The Short Review: A New York Novel to its core. It's smart, vulgar, wince-inducing and you're going to hate everyone...and I think that's the point. If you liked New People by Danzy Senna, this has some similarities in tone and 'quirkiness'. To be clear, I enjoyed it.
The Long Review: I haven't been so baffled by a book...I can't even think of the last time. I went in knowing absolutely nothing except that it was polarizing and I loved the cover. To be fair, I go into most books without knowing anything, but this one was harder to navigate. It follows an unnamed narrator as she decides to spend a year doped up on prescription pills and avoids any and everything. Everything that follows is surprising and the way the story unfolds is totally unexpected. The writing is great, the characters are surprisingly realistic given the tone of the book, and I could not put it down.
To be fair, I love New York novels. There's something a little grimy, gritty, and uncomfortable about the art world and the seedy business world that you don't seem to see in stories taking place anywhere else. So, because I'm biased towards New York stories, I might be biased in liking this book. I also liked Prozac Nation and Girl, Interrupted--this novel has similarities to those--so, I'm pretty sure My Year of Rest and Relaxation was written for me as a reader. Actually, if I could sum this book up in three titles, I’d say it’s a mix of Prozac Nation, American Psycho, and Everybody Rise. (I know, that’s a strange combo, but you’ll get it if you read it.)
The writing is stellar. It’s sharp, satirical and there’s not a throwaway sentence. I’m not kidding, I actually laughed out loud several times. It’s all so poignant. Also, she has a way of taking words that already make you uncomfortable and putting them in a context so cringe-inducing, you’ll want to shower at books close.
Speaking of cringe-inducing, this novel is NOT for everyone. It’s filled with unlikeable characters, the plot is hair-thin (intentionally; it’s a stream of consciousness narrative), and as I said before, it’s vulgar. The word ejaculate is used at least six times. So, if you hate any of those things, you'll probably hate this book. I actually love ‘unlikeable’ characters, am all for a stream of consciousness style, and felt that the vulgarity fit the world.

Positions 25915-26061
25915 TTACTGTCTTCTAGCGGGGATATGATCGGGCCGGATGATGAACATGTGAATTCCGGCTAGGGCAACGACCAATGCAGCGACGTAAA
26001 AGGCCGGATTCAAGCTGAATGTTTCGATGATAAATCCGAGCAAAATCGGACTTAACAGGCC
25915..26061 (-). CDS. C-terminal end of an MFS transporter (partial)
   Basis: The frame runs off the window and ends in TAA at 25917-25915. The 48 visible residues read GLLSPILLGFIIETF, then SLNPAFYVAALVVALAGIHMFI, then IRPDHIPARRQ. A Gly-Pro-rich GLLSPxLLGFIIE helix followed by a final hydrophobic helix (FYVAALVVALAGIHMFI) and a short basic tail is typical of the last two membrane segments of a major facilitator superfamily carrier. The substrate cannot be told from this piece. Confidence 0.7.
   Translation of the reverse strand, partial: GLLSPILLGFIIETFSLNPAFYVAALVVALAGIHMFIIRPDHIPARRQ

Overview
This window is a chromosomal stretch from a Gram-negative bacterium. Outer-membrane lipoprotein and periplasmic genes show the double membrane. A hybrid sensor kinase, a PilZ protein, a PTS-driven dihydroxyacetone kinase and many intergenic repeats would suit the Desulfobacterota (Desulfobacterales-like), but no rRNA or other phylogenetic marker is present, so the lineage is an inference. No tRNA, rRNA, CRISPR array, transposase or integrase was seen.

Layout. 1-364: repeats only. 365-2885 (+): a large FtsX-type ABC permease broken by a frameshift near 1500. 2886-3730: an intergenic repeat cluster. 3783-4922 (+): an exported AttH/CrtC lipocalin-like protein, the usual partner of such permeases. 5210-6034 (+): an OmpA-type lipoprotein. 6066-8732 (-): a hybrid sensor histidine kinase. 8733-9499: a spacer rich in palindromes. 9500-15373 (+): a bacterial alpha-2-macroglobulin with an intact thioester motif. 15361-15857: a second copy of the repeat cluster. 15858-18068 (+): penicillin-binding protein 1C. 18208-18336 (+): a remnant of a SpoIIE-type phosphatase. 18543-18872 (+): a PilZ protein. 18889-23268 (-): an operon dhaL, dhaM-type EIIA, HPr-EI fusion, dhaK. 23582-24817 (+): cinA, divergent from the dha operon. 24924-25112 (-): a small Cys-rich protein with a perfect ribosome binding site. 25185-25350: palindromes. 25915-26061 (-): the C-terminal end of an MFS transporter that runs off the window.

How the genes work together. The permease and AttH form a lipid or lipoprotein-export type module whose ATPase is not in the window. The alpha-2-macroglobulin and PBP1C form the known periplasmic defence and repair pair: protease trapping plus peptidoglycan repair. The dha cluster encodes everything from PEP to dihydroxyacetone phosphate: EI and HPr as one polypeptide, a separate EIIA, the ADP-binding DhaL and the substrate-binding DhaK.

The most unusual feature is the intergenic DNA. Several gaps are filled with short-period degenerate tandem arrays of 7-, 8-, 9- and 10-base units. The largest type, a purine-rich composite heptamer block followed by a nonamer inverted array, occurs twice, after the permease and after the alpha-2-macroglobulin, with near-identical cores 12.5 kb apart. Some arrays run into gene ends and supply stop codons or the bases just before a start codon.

There’s not much more I can say without diving too deep into the goings on of this story, and I hate telling people what happens in books. So, those were my spoiler-free thoughts. If you’ve read this book, my spoiler thoughts are below…I have several. To anyone off to read this book, hope you enjoyed the review and I’d love to hear your thoughts when you’re done!
1.) Did anyone else expect the narrators gross boyfriend to die at the WTC? I like most all characters I read, but there’s something so specifically despicable about a man using a woman that I can’t find any redeeming qualities for. Although, as much as I hated him, I thought he was written well enough to not be one of those eye-rolling men you see in Lifetime movies who’re just ‘bad’. His complexities were interesting to me.
2.) I knew where this book was going about halfway through, but the way it happened was just really interesting to me. I loved the artist observing her during her blackouts, and I wondered what all she’d opened up about during that time.
3.) Here’s the reason I loved this book. There was a time, before 9/11, when we were a little less alert to things, where we found it easier to focus on petty stuff and when we could spend a year drowning our woes in prescription pills without feeling like the world around us was literally crumbling. 9/11 was sobering to anyone who remembers the before and after. I was a kid, and I still remember that giant shift. I think the same sobering, awakening moment, is happening right now. We lived in this happy, blissfully ignorant world for eight years under the Obama Administration, where we thought racism and bigotry were dead and gone. 2016 really brought out the amount of hate people have for minorities, and we’re awake to that more than ever. For some reason, it takes a major event to sober us up to these realities, and I think this book shows that. I’m not comparing the election to 9/11, by the way, just saying they’ve both caused major shifts in how we interact and the way we see those around us.
4.) I actually liked the narrator by the end. I thought she was problematic and that she wouldn’t be a great person to hang out with in real life, but I thought she was a real human person. Those people, messy and complicated, are my favorite to read about.
Anyway, those were my main thoughts I’ve had since finishing last night. I’d love to discuss and unpack this book more. If you’ve read it and like to discuss, leave a comment down below or find me on instagram @shelfbyshelf. Thanks for reading!